[QUOTE=NorthernMama;1439140]The pulley rein is not the same as a one rein stop. The one rein stop is shortening one rein excessively to bring the horse's head around to your knee. The pulley rein is placing one hand, say the left very low on the neck as a brace, then pulling up and back with the right. This twists the horse's head rather than bending the neck.

Thanks! The book did not explain very clearly so I'm glad someone set me straight. With all these stories you have, horses running into things, etc, I am suddenly very glad for a lazy school horse!
     
    04-08-2012, 11:59 PM
  #37
Weanling
Quote:
Originally Posted by Chiilaa    
First of all, an OTTB just off the track needs some time to let down, where they are turned out in a paddock and just let alone to be horses.

Once that is done, then walk. Walk for hours. Walk until the horse is so bored that they are almost asleep on their feet. Then walk some more. Once you feel like all you have done, all your life, is walk on this bloody horse, trot until you feel the same way. Intersperse trotting and walking until the horse is bored of that too.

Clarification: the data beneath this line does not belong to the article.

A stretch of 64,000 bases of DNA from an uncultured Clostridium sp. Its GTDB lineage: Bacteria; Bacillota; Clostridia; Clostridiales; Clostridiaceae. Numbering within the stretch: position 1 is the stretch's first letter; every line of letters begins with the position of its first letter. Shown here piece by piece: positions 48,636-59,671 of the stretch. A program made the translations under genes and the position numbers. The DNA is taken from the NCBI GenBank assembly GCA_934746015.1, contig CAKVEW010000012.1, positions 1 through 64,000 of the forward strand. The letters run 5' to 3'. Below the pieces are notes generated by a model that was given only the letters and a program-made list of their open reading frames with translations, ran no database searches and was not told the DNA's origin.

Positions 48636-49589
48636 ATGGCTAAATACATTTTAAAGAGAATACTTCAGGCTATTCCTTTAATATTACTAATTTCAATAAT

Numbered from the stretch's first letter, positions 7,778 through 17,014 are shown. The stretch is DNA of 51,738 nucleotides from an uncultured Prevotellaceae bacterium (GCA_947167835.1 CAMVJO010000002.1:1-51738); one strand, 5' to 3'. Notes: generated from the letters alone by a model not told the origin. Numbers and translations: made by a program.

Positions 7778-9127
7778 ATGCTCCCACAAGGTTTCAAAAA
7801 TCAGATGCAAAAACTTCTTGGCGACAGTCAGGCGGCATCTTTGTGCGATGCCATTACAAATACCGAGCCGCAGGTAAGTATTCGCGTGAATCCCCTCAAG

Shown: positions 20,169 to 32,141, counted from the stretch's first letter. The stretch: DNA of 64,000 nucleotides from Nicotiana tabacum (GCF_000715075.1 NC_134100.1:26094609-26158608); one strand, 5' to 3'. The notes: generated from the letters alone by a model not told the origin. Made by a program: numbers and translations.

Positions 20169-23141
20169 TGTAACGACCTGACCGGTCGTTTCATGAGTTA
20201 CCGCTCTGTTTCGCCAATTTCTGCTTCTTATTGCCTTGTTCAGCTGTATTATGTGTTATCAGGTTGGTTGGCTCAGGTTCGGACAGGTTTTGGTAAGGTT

While you are walking, teach the horse the One Rein Stop. This is an invaluable tool, especially for a rider who is scared of a horse bolting. Once the horse and you are pros at one rein stopping at the walk, do it at the trot. If you are ever bolted with, a one rein stop is far more effective than trying to haul a bolter up with both reins.
The one rein stop does work, I know I had to use it when my horse spooked. It was my first time doing it and while it kept me from probably being knocked off by something, I'm a new rider so I felt myself slipping and decided here was a good spot to just go with the motion lol In English riding I think they have something similar called a pulley, not sure if that is the correct name, it looked similar.